Rev. Wilfrid Parsons, S.J. (1887-1958) was a noted Jesuit author and editor. Born on March 17, 1887 in Philadelphia, Pennsylvania, Wilfrid Parsons was the son of Paul J. Parsons and Alice (Avery) Parsons. Wilfrid Parsons received three degrees from Woodstock College in Maryland: M.A. in 1908, Ph.D. in 1910, and S.T.D. in 1919. He studied at Gregorian University in Rome from 1919-1921. Parsons was given an honorary Litt. D. from St. Joseph's College in Philadelphia in 1929 and from Fordham University in New York City in 1932. Fr. Parsons was ordained a Roman Catholic priest in 1918. From 1925 to 1936, he worked as the chief editor of "America" magazine, a weekly Catholic news magazine. Next, from 1936 to 1940, he taught political science at Georgetown University. During his stay at Georgetown, he also served as librarian, archivist, and dean. Fr. Parsons then became a political science professor at Catholic University in Washington, D.C. Fr. Parsons wrote the following books: "Mexican Martyrdom" (1927), "The Pope and Italy" (1929), "Which Way Democracy?" (1932), "The First Freedom" (1939), and "Early Catholic Americana" (1939). In 1926, he founded the quarterly review entitled, "Thought." Rev. Wilfrid Parsons, S.J. died on October 28, 1958. [Sources: "Who Was Who in America." Vol. 3. (Chicago: Marquis, 1960), p. 668. "The National Cyclopedia of American Biography." Vol. 44. (New York: James T. White & Co., 1962), p. 118.]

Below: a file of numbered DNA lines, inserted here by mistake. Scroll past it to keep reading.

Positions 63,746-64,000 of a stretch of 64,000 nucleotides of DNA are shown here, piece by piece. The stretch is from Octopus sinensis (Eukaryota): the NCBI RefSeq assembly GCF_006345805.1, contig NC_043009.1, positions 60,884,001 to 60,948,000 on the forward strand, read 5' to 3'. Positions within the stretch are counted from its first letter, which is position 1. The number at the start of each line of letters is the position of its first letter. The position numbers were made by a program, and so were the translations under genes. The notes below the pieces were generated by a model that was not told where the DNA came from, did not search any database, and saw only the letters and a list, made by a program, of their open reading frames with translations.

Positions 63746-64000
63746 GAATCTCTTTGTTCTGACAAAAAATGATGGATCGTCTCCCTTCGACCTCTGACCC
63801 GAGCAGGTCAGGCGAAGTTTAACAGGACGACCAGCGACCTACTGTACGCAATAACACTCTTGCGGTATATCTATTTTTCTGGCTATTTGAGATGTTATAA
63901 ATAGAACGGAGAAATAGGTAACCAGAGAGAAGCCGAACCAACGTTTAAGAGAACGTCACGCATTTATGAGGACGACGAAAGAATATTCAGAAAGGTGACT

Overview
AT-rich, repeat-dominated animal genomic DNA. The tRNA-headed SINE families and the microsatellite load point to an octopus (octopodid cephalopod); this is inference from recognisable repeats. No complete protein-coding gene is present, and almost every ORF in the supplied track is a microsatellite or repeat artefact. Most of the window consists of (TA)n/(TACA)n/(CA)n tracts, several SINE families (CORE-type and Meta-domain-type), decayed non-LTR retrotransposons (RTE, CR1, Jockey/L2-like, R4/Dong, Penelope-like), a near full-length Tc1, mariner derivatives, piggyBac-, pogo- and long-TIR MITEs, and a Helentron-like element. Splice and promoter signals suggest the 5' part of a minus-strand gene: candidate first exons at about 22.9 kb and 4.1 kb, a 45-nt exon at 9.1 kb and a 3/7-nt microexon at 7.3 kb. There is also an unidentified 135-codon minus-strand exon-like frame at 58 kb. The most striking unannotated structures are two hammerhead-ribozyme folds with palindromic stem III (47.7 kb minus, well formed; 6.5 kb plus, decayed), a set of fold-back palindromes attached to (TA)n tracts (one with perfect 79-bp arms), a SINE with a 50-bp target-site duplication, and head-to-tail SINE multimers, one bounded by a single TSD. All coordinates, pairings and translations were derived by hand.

Annie Christitch was a noted English writer and journalist. She was born in Belgrade, and her father was an officer in the Serbian court. Her mother, Elizabeth O'Brien Christitch, was a writer in her own right, publishing by the pseudonym "Ben Hurst." Annie's grandfather was a former prime minister of Serbia. Annie Christitch earned a B.A. from the University of London, and she embarked on a career in journalism. During World War I, Christitch worked as a nurse on the Serbian battlefields. Christitch also administered a soup kitchen in conjunction with the American Red Cross in Belgrade. At the end of the war, she undertook child welfare work duties. Annie Christitch was involved with Catholic issues in Yugoslavia. She was the only Catholic woman on the International Council of Women. Moreover, she played an important role in the women's rights movement. In fact, Christitch won the support of Pope Benedict XV for the Catholic Women's Suffrage movement. In 1920, she embarked on a lecture tour of the United States. A noteworthy linguist, Christitch was fluent in English, French, Italian, German, Serb, Croat, Russian, and Gaelic. As a journalist, she had a remarkable career. She was the first to bring a news story to a London paper by an airplane. She wrote for a number of periodicals, including "America" magazine.
[Source: Biographical Sketch provided by Boston College Special Collections].